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March 6th, 2016:

Shenzhen and Macau flight paths could clash if Hong Kong gets third runway, study finds

Roy Tam Hoi-pong of Green Sense points out the findings of the joint airspace study. Photo: Nora Tam

Roy Tam Hoi-pong of Green Sense points out the findings of the joint airspace study. Photo: Nora Tam

Ernest Kao

Environmental group Green Sense also says split management of airspace would breach principle of ‘one country, two systems’

Nearly 43 per cent of flights landing at Shenzhen airport and over 90 per cent of departures from Macau could be affected by regional air space issues caused by Hong Kong’s planned third runway system, a study has found.

Using data from FlightAware and Flightradar24, environmental group Green Sense and the Airport Development Concern Network looked at more than 16,000 flight movements out of a total of 24,000 arriving and departing from Shenzhen’s Bao An Airport in January.

They also looked at 1,628 departures from Macau, which comprised about half of its total flight movements.

At least 5,200 arrivals and 304 departures to and from Shenzhen were at risk of crossing paths with three Hong Kong flight paths.

These included a northwest departure route from the airport’s current north runway and two paths that will be used by flights engaging in “missed approaches”, aborted landings that require circling into mainland airspace and re-entering Hong Kong.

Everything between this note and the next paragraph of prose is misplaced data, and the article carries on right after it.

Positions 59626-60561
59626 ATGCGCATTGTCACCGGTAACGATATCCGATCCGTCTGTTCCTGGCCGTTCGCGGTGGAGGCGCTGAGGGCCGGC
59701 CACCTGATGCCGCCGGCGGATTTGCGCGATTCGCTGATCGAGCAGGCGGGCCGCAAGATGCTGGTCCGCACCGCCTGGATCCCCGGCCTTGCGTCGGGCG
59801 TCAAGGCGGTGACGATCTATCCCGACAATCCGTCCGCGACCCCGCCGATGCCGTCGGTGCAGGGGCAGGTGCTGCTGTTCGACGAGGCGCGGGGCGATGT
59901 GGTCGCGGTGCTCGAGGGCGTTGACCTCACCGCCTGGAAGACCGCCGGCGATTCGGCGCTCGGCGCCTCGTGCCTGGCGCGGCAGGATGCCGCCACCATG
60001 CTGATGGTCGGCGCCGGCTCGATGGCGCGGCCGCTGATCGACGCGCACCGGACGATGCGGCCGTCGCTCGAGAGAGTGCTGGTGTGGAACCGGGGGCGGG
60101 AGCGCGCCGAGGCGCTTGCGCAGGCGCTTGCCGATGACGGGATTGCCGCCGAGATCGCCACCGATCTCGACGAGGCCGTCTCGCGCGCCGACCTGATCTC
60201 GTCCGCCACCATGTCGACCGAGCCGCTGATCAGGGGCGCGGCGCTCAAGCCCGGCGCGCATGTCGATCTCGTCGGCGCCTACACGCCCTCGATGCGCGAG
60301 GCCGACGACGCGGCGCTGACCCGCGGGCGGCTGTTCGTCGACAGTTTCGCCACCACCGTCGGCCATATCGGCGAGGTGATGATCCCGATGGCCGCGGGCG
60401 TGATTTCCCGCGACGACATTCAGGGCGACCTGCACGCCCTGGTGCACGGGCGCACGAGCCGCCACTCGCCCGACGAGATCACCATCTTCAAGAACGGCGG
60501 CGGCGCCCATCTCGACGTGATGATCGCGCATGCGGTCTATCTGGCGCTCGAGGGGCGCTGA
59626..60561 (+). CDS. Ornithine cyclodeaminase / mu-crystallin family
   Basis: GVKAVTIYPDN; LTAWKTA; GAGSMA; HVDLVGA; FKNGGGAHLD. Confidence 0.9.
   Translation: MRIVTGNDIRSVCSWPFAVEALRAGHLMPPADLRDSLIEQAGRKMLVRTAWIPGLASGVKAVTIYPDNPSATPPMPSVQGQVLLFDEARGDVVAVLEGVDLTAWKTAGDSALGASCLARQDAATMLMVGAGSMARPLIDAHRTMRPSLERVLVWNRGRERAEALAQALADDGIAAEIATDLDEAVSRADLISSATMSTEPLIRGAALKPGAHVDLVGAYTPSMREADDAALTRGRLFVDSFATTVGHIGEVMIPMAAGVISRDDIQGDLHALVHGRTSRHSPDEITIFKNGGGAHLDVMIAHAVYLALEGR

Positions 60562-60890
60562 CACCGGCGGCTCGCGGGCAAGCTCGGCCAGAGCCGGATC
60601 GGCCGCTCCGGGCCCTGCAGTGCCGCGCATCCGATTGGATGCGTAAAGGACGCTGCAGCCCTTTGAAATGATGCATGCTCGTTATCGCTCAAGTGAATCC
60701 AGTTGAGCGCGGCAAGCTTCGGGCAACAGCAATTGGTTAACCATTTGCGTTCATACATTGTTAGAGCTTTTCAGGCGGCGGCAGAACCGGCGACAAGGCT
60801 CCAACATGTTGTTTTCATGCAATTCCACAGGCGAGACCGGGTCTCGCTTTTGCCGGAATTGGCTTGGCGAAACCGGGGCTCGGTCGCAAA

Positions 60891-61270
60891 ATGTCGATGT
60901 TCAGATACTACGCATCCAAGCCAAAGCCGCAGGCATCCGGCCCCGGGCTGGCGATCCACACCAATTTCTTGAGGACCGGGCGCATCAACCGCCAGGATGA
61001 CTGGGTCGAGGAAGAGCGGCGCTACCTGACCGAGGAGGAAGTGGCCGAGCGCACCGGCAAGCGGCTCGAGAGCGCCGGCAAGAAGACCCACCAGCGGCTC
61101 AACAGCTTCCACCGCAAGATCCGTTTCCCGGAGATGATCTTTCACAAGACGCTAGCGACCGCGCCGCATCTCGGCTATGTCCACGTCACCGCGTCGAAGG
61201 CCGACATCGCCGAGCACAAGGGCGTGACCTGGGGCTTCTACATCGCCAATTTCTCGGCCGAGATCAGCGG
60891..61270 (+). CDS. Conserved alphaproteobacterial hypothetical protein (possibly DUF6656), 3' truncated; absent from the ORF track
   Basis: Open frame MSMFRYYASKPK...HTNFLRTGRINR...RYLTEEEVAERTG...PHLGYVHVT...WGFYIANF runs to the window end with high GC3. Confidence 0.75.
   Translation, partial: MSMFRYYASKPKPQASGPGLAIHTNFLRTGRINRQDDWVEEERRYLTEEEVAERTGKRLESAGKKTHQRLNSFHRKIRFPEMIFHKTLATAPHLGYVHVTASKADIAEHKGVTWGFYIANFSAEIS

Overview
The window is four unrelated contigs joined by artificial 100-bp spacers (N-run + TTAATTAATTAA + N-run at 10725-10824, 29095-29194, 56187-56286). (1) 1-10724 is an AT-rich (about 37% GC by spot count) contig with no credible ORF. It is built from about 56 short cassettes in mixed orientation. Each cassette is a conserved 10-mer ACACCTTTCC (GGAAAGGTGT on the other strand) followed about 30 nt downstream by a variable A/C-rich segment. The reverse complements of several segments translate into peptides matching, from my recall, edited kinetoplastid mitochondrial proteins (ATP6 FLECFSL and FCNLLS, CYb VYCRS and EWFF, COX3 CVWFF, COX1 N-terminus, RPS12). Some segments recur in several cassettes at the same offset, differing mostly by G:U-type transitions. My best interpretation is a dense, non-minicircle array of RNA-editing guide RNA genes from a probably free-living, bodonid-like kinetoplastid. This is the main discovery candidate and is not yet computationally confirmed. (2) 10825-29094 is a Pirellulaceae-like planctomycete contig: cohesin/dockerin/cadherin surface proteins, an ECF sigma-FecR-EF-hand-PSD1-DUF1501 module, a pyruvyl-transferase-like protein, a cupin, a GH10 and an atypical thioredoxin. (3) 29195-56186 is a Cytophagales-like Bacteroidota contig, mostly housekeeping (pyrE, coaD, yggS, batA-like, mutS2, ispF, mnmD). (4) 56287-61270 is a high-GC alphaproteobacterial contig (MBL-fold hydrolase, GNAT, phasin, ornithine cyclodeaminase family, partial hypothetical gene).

In the case of Macau, nearly all of the analysed flights departing from its airport would potentially clash with departures from Hong Kong’s north runway.

Green Sense chief executive Roy Tam Hoi-pong, believed unresolved problems would lead to Hong Kong having to give up some airspace to the mainland, leading to a breach of the “one country, two systems” principle and a repeat of the co-location controversy over the high-speed rail link to Guangzhou.

Questions of constitutionality were raised when it was revealed mainland immigration officers would be allowed to operate at the link’s West Kowloon terminus.

In a Town Planning Board meeting this year, the Civil Aviation Department suggested the airspace could divided into two, with Hong Kong managing the lower portion into the mainland and the mainland managing the upper part. But Tam said this would breach Article 130 of the Basic Law.

“If we still believe in the ‘one country, two systems’ principle, then Hong Kong must manage its own airspace,” he said, demanding the project be shelved.

Article 130 stipulates that the territory should be responsible on its own for matters of routine business and technical management of civil aviation.

Michael Mo, of the concern network, said the difference in mainland and Hong Kong aviation standards and measurements could also pose many issues of flight safety.

A Civil Aviation Department spokesman said an air traffic management plan would be implemented in the region with “unified” planning and standards as the ultimate goal. The plan would comply with the Basic Law and international civil aviation rules, he added.

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